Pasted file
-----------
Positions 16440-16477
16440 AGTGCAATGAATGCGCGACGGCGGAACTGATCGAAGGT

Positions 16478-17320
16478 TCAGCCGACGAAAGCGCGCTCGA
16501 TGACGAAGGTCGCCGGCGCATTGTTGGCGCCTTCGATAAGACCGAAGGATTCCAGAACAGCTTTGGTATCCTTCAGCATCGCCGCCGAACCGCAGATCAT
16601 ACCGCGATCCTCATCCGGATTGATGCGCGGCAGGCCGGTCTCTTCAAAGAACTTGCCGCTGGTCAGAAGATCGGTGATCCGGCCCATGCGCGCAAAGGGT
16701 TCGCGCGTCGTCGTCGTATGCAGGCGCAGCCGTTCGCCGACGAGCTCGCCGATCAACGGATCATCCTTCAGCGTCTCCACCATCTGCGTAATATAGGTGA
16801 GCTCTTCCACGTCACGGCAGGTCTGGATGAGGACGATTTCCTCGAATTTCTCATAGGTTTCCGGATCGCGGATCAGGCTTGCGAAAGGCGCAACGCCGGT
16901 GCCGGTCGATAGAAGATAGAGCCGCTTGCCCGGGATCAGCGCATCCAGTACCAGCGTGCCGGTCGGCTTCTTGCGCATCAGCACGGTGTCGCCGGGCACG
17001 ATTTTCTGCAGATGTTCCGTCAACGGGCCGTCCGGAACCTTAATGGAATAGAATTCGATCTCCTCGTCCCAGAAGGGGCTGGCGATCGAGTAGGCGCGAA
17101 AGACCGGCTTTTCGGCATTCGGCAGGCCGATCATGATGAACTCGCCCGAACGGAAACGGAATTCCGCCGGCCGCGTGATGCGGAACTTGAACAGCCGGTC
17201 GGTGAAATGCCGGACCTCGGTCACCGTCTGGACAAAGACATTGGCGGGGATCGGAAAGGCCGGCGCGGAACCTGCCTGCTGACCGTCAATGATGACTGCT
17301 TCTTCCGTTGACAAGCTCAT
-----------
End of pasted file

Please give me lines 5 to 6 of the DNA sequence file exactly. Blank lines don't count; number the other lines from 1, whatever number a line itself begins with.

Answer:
16501 TGACGAAGGTCGCCGGCGCATTGTTGGCGCCTTCGATAAGACCGAAGGATTCCAGAACAGCTTTGGTATCCTTCAGCATCGCCGCCGAACCGCAGATCAT
16601 ACCGCGATCCTCATCCGGATTGATGCGCGGCAGGCCGGTCTCTTCAAAGAACTTGCCGCTGGTCAGAAGATCGGTGATCCGGCCCATGCGCGCAAAGGGT